October 8, 2009 Alabama Braxton Brown Max Payne executed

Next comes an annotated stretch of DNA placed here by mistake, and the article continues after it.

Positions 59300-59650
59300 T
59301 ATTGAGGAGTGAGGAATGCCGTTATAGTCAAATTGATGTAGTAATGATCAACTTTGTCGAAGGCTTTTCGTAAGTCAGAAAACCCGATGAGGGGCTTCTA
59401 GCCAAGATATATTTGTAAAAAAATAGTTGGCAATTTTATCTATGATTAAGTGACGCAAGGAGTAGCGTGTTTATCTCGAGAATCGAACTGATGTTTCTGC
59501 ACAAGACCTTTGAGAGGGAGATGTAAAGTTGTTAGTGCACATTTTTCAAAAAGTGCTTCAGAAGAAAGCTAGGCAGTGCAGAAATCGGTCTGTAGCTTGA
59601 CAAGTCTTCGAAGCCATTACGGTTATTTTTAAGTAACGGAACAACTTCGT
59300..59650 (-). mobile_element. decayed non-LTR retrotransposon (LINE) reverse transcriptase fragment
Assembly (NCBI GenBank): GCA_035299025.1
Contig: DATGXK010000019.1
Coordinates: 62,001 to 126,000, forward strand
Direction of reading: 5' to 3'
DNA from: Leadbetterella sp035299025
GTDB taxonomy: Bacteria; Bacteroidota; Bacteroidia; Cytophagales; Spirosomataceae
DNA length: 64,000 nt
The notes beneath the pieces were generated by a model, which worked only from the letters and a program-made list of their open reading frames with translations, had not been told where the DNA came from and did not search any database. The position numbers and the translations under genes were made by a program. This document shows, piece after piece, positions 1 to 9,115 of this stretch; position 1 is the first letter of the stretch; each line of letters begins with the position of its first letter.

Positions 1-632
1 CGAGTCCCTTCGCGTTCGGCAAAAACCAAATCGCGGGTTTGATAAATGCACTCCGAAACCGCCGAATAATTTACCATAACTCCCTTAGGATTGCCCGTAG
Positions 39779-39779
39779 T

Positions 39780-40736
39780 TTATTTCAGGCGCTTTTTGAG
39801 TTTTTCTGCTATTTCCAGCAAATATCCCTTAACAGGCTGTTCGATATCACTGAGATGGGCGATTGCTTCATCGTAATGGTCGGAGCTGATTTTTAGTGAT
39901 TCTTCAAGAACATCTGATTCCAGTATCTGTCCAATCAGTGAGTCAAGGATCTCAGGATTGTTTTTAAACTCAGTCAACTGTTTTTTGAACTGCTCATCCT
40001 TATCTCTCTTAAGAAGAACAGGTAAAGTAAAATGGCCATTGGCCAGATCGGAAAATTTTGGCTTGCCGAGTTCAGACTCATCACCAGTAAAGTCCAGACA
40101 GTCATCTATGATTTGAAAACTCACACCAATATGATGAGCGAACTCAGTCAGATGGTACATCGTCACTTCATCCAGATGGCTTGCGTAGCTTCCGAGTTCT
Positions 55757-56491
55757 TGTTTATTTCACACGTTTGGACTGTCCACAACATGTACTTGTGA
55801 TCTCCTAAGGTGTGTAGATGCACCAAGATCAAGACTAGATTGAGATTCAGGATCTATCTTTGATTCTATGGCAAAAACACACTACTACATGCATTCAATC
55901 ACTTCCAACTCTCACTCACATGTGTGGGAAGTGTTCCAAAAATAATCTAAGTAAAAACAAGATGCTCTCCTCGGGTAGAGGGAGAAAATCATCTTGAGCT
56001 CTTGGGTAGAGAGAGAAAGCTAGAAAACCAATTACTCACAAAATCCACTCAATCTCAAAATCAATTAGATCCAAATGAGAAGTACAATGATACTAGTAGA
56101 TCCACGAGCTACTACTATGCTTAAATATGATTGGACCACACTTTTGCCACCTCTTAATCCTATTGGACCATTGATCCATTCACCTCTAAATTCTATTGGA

Max Landon Payne was sentenced to death for the murder of Braxton Brown, the owner of West Point Grocery in Cullman County. Braxton was killed by two shotgun blasts to his face. On March 23, 1992, the evening Payne murdered Braxtpm, Payne was at his sister Wilma’s house with his girlfriend, Sandra Walker, and Wilma. Payne left the house with a double-barreled shotgun. Payne said he was taking the shotgun in case “somebody f*cks with me.” Around 8:25 or 8:30 p.m., two customers saw Payne at West Point Grocery, which Braxton owned. Around 8:30 p.m., an alarm company operator received a “hold-up alarm” from West Point Grocery and called the sheriff’s department. The responding deputy discovered the store door open and saw Marlboro packs scattered on the floor, but found no one there. Payne had robbed the store, kidnapped Braxton, and taken Braxton at gunpoint to his sister’s house. Wilma was still there with Sandra. Sandra testified Braxton appeared very nervous and scared, and Payne had a gun, stood right next to Braxton, and had an arm sling. Payne ordered Braxton to give Wilma money. Braxton laid $20 on a table. Sandra overheard Wilma begging Payne “don’t do this” several times. Wilma asked Payne to leave Braxton with her or take him back to his store and said “maybe he would forget about this.” Braxton nodded nervously. Payne rejected his sister’s suggestion, stating, “No, I am going to do this.” Payne forced Braxton to leave the house with him. Around 9:15 p.m., Payne went to a friend’s house and asked to use the telephone. Payne called someone and asked for bullets for a.22 rifle. Payne also asked the friend if he had any bullets. During this time, Payne’s other sister Alma went to West Point Grocery and informed police her brother had been seen with Braxton and described the car Payne was driving. Around 10:00 p.m., a police investigator taking pictures at West Point Grocery received a call that gunshots had been heard. He attempted to locate the origin of the shots but failed. When the investigator returned to West Point Grocery, he received a call that Braxton had been seen with Payne. Following the report of gunshots, an investigator arrived at Wilma’s house and found the car Payne had used that evening. Inside the car were two spent and several unspent shotgun shells. Around midnight, Payne purchased a bus ticket to Florida. The ticket agent noticed Payne wore torn blue jeans with blood stains and had cuts on his face. On the morning of March 24, 1992, a volunteer fireman found a partial dental plate on a bridge over Crooked Creek and noticed dark red stains on the bridge and railing. The search team discovered Braxton’s body in the creek. Most of Braxton’s face was gone due to two shotgun blasts to the face. He had two large holes in his face: one in his forehead and one in his mouth. An autopsy later retrieved 466 shotgun pellets from Braxton’s skull. A forensic examiner testified Braxton was shot with a shotgun from a distance of one to one-and-a-half feet away. On March 25, 1992, following a call from Alabama authorities, a Miami police detective met Payne’s bus when it arrived in Miami. Items found on Payne included Braxton’s handgun; a jeweler’s invoice made out to West Point Grocery; a vehicle registration in Braxton’s name; three cartons of Marlboro cigarettes; three bank deposit bags containing numerous checks written to West Point Grocery, credit card receipts, rings, and food stamps; bank receipts in Braxton’s name; and a total of $1,085.84. Braxton’s son identified many items as coming from West Point Grocery. Forensic testing matched human tissue recovered from Payne’s arm sling to Braxton’s blood type. The counts are: (1) intentional murder committed during an abduction with the intent to accomplish or aid the commission of robbery or flight therefrom; (2) intentional murder during an abduction with the intent to inflict serious physical injury; and (3) intentional murder during a robbery in the first degree. A person commits robbery in the first degree when he, in the course of committing a theft, (1) uses force with intent to overcome physical resistance or threatens the imminent use of force with intent to compel acquiescence to the taking of or escaping with the property; and (2) is armed with a deadly weapon or dangerous instrument or causes serious physical injury to another. Payne was indicted for three counts of capital murder arising from Braxton’s death. An Alabama jury unanimously convicted Payne on all counts and recommended a death sentence by an 11-1 vote. The state trial judge sentenced Payne to death.